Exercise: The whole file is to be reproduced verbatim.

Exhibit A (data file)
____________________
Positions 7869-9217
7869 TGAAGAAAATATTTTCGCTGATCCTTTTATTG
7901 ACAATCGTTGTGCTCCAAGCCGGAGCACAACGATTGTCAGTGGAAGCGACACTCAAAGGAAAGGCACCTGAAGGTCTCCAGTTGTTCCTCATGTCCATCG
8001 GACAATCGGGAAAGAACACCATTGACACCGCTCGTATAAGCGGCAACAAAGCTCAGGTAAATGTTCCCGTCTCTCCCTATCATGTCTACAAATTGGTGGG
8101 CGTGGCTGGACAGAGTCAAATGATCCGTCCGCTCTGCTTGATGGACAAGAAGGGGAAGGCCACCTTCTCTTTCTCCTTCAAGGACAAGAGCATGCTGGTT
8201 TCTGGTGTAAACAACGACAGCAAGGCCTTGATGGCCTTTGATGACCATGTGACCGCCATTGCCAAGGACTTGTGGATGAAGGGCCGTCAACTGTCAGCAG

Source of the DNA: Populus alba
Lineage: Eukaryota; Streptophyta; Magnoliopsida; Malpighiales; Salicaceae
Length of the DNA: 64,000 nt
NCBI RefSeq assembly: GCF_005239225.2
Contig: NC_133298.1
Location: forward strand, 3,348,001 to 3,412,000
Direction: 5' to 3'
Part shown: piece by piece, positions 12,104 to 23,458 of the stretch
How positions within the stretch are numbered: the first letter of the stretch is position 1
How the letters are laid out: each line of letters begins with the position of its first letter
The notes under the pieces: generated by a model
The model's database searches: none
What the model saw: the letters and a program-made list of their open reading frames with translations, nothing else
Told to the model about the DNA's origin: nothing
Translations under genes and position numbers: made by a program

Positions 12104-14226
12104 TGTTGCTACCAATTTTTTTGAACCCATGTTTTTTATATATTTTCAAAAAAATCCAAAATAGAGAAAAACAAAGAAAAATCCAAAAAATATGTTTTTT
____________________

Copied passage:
Positions 7869-9217
7869 TGAAGAAAATATTTTCGCTGATCCTTTTATTG
7901 ACAATCGTTGTGCTCCAAGCCGGAGCACAACGATTGTCAGTGGAAGCGACACTCAAAGGAAAGGCACCTGAAGGTCTCCAGTTGTTCCTCATGTCCATCG
8001 GACAATCGGGAAAGAACACCATTGACACCGCTCGTATAAGCGGCAACAAAGCTCAGGTAAATGTTCCCGTCTCTCCCTATCATGTCTACAAATTGGTGGG
8101 CGTGGCTGGACAGAGTCAAATGATCCGTCCGCTCTGCTTGATGGACAAGAAGGGGAAGGCCACCTTCTCTTTCTCCTTCAAGGACAAGAGCATGCTGGTT
8201 TCTGGTGTAAACAACGACAGCAAGGCCTTGATGGCCTTTGATGACCATGTGACCGCCATTGCCAAGGACTTGTGGATGAAGGGCCGTCAACTGTCAGCAG

Source of the DNA: Populus alba
Lineage: Eukaryota; Streptophyta; Magnoliopsida; Malpighiales; Salicaceae
Length of the DNA: 64,000 nt
NCBI RefSeq assembly: GCF_005239225.2
Contig: NC_133298.1
Location: forward strand, 3,348,001 to 3,412,000
Direction: 5' to 3'
Part shown: piece by piece, positions 12,104 to 23,458 of the stretch
How positions within the stretch are numbered: the first letter of the stretch is position 1
How the letters are laid out: each line of letters begins with the position of its first letter
The notes under the pieces: generated by a model
The model's database searches: none
What the model saw: the letters and a program-made list of their open reading frames with translations, nothing else
Told to the model about the DNA's origin: nothing
Translations under genes and position numbers: made by a program

Positions 12104-14226
12104 TGTTGCTACCAATTTTTTTGAACCCATGTTTTTTATATATTTTCAAAAAAATCCAAAATAGAGAAAAACAAAGAAAAATCCAAAAAATATGTTTTTT